Inside Netflix’s bet on advanced video encoding

Inside Netflix’s bet on advanced video encoding

Anne Aaron just can’t help herself.

Aaron, Netflix’s senior encoding technology director, was watching the company’s livestream of the Screen Actors Guild Awards earlier this year. And while the rest of the world marveled at all those celebrities and their glitzy outfits sparkling in a sea of flashing cameras, Aaron’s mind immediately started to analyze all the associated visual challenges Netflix’s encoding tech would have to tackle. “Oh my gosh, this content is going to be so hard to encode,” she recalled thinking when I recently interviewed her in Netflix’s office in Los Gatos, California.

Aaron has spent the past 13 years optimizing the way Netflix encodes its movies and TV shows. The work she and her team have done allows the company to deliver better-looking streams over slower connections and has resulted in 50 percent bandwidth savings for 4K streams alone, according to Aaron. Netflix’s encoding team has also contributed to industrywide efforts to improve streaming, including the development of the AV1 video codec and its eventual successor.

Now, Aaron is getting ready to tackle what’s next for Netflix: Not content with just being a service for binge-watching, the company ventured into cloud gaming and livestreaming last year. So far, Netflix has primarily dabbled in one-off live events like the SAG Awards. But starting next year, the company will stream WWE RAW live every Monday. The streamer nabbed the wrestling franchise from Comcast’s USA Network, where it has long been the No. 1 rated show, regularly drawing audiences of around 1.7 million viewers. Satisfying that audience week after week poses some very novel challenges.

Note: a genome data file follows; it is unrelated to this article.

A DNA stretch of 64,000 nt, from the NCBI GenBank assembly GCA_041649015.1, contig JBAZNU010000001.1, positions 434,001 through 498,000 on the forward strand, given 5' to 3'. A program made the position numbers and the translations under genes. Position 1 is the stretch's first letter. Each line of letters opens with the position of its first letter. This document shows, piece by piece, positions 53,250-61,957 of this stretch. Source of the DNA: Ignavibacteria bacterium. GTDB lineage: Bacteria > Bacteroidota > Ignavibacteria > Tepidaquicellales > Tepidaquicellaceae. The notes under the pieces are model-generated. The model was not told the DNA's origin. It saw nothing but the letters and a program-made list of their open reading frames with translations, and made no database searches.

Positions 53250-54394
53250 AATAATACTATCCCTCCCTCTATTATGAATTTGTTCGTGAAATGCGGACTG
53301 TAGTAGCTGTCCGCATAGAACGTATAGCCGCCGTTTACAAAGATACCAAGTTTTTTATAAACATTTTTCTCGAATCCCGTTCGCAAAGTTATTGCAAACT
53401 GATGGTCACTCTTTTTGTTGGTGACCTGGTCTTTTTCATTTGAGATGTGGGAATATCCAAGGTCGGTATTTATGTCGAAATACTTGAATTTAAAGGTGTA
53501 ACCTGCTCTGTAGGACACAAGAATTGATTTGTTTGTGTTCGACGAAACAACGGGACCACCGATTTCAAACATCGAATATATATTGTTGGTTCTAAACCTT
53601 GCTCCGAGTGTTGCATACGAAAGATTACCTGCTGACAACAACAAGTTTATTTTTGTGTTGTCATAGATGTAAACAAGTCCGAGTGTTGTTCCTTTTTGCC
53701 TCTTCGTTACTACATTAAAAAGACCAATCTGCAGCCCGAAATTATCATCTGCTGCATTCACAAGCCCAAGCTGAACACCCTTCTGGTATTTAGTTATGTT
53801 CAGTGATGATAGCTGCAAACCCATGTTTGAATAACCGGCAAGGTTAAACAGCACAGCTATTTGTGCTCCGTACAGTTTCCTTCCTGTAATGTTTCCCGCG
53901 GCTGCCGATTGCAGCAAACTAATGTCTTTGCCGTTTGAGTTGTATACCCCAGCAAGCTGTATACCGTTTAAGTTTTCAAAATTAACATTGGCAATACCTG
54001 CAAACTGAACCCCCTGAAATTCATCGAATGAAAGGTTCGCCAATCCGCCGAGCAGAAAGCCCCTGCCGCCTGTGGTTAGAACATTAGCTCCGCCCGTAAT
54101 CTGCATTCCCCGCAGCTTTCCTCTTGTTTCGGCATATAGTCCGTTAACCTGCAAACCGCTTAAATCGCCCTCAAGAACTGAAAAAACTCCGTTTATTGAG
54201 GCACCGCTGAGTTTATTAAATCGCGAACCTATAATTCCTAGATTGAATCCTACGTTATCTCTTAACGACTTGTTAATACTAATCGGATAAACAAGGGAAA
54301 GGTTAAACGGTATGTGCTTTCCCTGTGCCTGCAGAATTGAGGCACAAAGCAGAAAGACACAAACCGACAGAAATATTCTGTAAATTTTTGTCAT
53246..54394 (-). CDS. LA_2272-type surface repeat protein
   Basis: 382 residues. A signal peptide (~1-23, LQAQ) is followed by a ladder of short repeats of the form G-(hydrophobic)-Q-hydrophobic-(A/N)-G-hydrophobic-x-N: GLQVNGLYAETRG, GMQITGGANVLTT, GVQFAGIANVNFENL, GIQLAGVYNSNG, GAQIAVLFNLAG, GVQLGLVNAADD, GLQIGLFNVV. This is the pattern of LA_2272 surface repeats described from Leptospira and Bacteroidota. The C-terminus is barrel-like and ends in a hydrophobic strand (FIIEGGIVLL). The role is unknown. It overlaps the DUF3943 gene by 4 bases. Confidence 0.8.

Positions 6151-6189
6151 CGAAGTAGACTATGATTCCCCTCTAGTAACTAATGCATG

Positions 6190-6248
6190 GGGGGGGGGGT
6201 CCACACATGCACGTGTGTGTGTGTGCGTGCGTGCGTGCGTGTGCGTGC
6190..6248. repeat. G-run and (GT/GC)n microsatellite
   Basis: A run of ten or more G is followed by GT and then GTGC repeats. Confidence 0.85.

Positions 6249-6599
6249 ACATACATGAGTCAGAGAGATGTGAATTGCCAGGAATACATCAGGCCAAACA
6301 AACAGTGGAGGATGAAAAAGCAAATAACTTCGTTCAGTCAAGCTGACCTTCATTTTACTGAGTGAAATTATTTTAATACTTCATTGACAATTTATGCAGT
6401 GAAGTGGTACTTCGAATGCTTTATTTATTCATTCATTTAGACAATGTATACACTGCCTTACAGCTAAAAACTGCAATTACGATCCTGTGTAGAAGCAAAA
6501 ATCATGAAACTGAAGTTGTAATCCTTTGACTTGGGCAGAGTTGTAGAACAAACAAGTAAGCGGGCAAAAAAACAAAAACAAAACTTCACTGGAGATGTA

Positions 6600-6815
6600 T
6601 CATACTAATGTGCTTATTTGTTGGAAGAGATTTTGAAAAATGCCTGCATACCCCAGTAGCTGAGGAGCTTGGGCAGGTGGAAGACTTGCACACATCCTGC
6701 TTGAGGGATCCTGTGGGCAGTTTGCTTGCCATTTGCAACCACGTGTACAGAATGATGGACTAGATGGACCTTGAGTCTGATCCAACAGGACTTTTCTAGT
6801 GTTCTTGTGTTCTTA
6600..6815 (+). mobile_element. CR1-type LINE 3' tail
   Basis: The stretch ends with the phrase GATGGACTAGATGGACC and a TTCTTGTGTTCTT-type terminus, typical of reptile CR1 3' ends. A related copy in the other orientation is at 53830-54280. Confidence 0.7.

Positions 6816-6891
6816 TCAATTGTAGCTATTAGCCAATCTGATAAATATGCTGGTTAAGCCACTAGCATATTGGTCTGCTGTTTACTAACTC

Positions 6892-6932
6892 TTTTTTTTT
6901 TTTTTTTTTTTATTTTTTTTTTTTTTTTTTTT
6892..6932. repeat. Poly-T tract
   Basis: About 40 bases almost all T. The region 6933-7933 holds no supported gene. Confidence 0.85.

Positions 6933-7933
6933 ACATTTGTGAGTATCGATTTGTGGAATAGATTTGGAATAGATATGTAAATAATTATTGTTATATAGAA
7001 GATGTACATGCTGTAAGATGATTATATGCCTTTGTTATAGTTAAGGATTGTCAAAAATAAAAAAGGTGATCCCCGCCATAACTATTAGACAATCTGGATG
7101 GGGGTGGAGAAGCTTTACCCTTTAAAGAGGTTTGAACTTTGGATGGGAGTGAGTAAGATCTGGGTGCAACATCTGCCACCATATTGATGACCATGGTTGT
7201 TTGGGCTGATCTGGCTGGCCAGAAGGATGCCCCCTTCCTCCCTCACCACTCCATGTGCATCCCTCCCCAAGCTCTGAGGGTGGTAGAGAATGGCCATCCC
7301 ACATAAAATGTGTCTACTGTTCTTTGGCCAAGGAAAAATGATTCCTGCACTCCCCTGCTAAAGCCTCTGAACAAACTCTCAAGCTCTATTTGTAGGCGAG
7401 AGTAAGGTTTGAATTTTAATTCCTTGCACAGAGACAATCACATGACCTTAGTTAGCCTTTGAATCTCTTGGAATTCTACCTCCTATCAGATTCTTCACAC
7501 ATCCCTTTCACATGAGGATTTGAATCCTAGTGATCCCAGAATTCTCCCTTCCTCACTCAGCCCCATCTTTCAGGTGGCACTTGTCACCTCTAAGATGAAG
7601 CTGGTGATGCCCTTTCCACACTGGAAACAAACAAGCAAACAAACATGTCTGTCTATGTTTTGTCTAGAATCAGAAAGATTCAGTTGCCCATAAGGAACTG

“It’s a completely different encoding pipeline than what we’ve had for VOD,” Aaron said, using industry shorthand for on-demand video streaming. “My challenge to (my) team is to get to the same bandwidth requirements as VOD but do it in a faster, real-time way.”

To achieve that, Aaron and her team have to basically start all over and disregard almost everything they’ve learned during more than a decade of optimizing Netflix’s streams — a decade during which Netflix’s video engineers re-encoded the company’s entire catalog multiple times, began using machine learning to make sure Netflix’s streams look good, and were forced to tweak their approach when a show like Barbie Dreamhouse Adventures tripped up the company’s encoders.

When Aaron joined Netflix in 2011, the company was approaching streaming much like everyone else in the online video industry. “We have to support a huge variety of devices,” said Aaron. “Really old TVs, new TVs, mobile devices, set top boxes: each of those devices can have different bandwidth requirements.”

To address those needs, Netflix encoded each video with a bunch of different bitrates and resolutions according to a predefined list of encoding parameters, or recipes, as Aaron and her colleagues like to call them. Back in those days, a viewer on a very slow connection would automatically get a 240p stream with a bitrate of 235 kbps. Faster connections would receive a 1750 kbps 720p video; Netflix’s streaming quality topped out at 1080p with a 5800 kbps bitrate. 

The company’s content delivery servers would automatically choose the best version for each viewer based on their device and broadband speeds and adjust the streaming quality on the fly to account for network slow-downs.